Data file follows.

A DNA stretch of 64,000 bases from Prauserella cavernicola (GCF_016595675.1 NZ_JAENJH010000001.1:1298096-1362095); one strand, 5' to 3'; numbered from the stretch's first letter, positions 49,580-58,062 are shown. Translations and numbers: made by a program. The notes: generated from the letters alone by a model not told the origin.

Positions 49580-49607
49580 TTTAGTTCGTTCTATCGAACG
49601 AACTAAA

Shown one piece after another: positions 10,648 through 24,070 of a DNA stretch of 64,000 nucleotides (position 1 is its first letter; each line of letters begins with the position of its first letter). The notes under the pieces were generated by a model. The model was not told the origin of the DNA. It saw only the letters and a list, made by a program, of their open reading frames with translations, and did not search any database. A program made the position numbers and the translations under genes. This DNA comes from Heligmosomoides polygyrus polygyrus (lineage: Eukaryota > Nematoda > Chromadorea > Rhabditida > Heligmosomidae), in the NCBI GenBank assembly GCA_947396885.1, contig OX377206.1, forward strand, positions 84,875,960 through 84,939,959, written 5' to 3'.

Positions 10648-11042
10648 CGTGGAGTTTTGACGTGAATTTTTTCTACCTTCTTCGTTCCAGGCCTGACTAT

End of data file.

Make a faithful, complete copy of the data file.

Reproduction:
A DNA stretch of 64,000 bases from Prauserella cavernicola (GCF_016595675.1 NZ_JAENJH010000001.1:1298096-1362095); one strand, 5' to 3'; numbered from the stretch's first letter, positions 49,580-58,062 are shown. Translations and numbers: made by a program. The notes: generated from the letters alone by a model not told the origin.

Positions 49580-49607
49580 TTTAGTTCGTTCTATCGAACG
49601 AACTAAA

Shown one piece after another: positions 10,648 through 24,070 of a DNA stretch of 64,000 nucleotides (position 1 is its first letter; each line of letters begins with the position of its first letter). The notes under the pieces were generated by a model. The model was not told the origin of the DNA. It saw only the letters and a list, made by a program, of their open reading frames with translations, and did not search any database. A program made the position numbers and the translations under genes. This DNA comes from Heligmosomoides polygyrus polygyrus (lineage: Eukaryota > Nematoda > Chromadorea > Rhabditida > Heligmosomidae), in the NCBI GenBank assembly GCA_947396885.1, contig OX377206.1, forward strand, positions 84,875,960 through 84,939,959, written 5' to 3'.

Positions 10648-11042
10648 CGTGGAGTTTTGACGTGAATTTTTTCTACCTTCTTCGTTCCAGGCCTGACTAT